#1

What's the difference between say a G7 and a Gmaj7?

Thanks

Thanks

#2

G7 is a dominant chord. It has a root, third, fifth, and a flat seventh.

Gmaj7 is a major 7th chord. It has root, third, fifth, and seventh.

Gmaj7 is a major 7th chord. It has root, third, fifth, and seventh.

#3

so Gmaj is 1 3 5 7

G7 is 1 3 5 b7

Gm7 is 1 b3 5 7

and are there any other types of seventh chords?

G7 is 1 3 5 b7

Gm7 is 1 b3 5 7

and are there any other types of seventh chords?

#4

Lot's of chords can be made that have sevenths in them. There are probably dozens. I'm not too good with chords, so I'm the wrong guy to ask here. I'm sure Arch or bangoodcharlotte will be here eventually.

#5

so Gmaj is 1 3 5 7

G7 is 1 3 5 b7

Gm7 is 1 b3 5 7

and are there any other types of seventh chords?

Gm7: 1-b3-5-b7

Some others...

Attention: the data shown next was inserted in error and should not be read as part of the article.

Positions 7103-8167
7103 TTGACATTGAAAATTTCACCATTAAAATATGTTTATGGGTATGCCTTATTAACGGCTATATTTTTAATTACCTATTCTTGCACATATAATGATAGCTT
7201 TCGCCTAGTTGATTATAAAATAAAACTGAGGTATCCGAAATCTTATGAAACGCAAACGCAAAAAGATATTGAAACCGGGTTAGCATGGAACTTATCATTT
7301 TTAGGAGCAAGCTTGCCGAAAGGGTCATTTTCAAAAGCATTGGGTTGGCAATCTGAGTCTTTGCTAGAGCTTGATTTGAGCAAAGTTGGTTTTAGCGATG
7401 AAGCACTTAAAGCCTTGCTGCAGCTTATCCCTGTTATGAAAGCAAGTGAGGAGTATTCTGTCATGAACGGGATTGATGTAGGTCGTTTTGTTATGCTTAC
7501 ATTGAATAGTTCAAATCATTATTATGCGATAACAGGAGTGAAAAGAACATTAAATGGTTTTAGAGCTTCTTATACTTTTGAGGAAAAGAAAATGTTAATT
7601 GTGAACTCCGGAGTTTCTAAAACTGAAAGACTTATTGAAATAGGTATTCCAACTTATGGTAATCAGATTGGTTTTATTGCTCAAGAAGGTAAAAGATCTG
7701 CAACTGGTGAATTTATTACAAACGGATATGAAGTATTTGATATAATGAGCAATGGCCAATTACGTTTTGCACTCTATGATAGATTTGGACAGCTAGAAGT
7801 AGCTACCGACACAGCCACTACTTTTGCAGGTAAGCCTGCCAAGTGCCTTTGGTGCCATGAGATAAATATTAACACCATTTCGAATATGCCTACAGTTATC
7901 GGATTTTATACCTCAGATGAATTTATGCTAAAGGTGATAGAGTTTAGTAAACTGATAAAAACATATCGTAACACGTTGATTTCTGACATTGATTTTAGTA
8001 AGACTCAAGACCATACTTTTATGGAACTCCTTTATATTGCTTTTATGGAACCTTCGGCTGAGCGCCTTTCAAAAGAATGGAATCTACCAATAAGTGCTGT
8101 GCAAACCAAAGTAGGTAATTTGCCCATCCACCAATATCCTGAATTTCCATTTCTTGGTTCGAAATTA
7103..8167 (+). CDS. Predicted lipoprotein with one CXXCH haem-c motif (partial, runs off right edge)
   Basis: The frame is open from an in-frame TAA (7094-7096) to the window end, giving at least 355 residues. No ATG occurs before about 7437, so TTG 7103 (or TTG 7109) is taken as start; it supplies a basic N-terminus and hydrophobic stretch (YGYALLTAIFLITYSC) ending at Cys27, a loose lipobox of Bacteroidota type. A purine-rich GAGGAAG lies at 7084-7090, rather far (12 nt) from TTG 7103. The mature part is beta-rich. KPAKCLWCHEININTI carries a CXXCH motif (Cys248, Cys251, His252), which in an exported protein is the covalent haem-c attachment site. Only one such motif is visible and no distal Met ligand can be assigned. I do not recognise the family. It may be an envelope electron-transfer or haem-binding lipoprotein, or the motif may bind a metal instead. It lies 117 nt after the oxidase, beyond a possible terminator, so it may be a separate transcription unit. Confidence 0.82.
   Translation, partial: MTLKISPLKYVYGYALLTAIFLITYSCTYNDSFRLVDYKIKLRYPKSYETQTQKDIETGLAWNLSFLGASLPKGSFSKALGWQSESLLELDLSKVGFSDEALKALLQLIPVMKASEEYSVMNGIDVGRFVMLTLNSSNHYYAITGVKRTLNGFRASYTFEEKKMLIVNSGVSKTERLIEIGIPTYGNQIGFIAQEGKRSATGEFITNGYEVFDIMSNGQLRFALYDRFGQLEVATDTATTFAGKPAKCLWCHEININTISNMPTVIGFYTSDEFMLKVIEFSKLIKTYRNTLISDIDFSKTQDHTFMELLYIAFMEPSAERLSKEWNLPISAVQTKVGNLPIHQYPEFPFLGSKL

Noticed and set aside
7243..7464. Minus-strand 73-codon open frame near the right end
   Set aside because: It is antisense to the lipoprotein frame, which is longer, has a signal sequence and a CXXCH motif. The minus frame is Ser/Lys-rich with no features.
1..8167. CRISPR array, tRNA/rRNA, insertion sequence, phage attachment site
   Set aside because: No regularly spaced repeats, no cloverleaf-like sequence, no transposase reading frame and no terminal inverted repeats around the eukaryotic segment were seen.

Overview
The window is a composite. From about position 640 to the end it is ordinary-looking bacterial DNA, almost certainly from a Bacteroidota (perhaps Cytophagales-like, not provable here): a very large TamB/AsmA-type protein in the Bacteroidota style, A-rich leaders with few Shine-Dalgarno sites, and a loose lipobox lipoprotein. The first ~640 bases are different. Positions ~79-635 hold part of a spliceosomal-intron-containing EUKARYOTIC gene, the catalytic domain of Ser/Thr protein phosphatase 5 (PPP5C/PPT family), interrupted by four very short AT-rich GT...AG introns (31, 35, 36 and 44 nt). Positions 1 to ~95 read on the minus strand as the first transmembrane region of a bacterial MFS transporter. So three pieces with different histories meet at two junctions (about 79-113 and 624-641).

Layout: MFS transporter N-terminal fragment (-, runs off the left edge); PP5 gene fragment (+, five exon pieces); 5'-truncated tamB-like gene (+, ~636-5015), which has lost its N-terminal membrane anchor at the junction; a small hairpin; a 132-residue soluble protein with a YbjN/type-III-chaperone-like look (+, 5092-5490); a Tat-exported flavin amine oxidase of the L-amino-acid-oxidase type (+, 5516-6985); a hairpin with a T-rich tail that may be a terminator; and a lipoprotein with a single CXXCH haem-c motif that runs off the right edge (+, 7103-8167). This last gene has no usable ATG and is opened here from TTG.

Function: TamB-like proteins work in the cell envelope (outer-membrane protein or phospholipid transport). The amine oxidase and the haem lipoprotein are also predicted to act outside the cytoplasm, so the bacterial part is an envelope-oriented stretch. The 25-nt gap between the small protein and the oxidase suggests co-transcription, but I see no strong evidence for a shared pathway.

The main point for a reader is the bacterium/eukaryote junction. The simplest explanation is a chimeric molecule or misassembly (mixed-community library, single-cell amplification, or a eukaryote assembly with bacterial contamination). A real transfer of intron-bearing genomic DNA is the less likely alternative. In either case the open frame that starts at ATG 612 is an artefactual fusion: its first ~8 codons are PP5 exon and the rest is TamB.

m7b5: 1-b3-b5-b7

mmaj7: 1-b3-5-7

alt: 1-3-(b5 or #5)-b7-(b9 or #9)

dim7: 1-b3-b5-bb7

In addition, just about any chord with an extension

*beyond*a seventh (G9, G11 etc) has an implied b7 (unless the 7th is explicitly notated as major)

#6

Gm7: 1-b3-5-b7

Some others...

m7b5: 1-b3-b5-b7

mmaj7: 1-b3-5-7

alt: 1-3-(b5 or #5)-b7-(b9 or #9)

dim7: 1-b3-b5-bb7

In addition, just about any chord with an extensionbeyonda seventh (G9, G11 etc) has an implied b7 (unless the 7th is explicitly notated as major)

maj7+ = 1, 3, #5, 7

min7 = 1, b3, 5, b7

#7

ahh thanks for clearing that up guys.

#8

Who the fubangoodcharlotte

*ck is that?*

Here is a list of every type of seventh chord I can think of. X is where the root note would be (so that first one could be Fmaj7, Gmaj7, etc:

Xmaj7 1 3 5 7

X7 1 3 5 b7

Xm7 1 b3 5 b7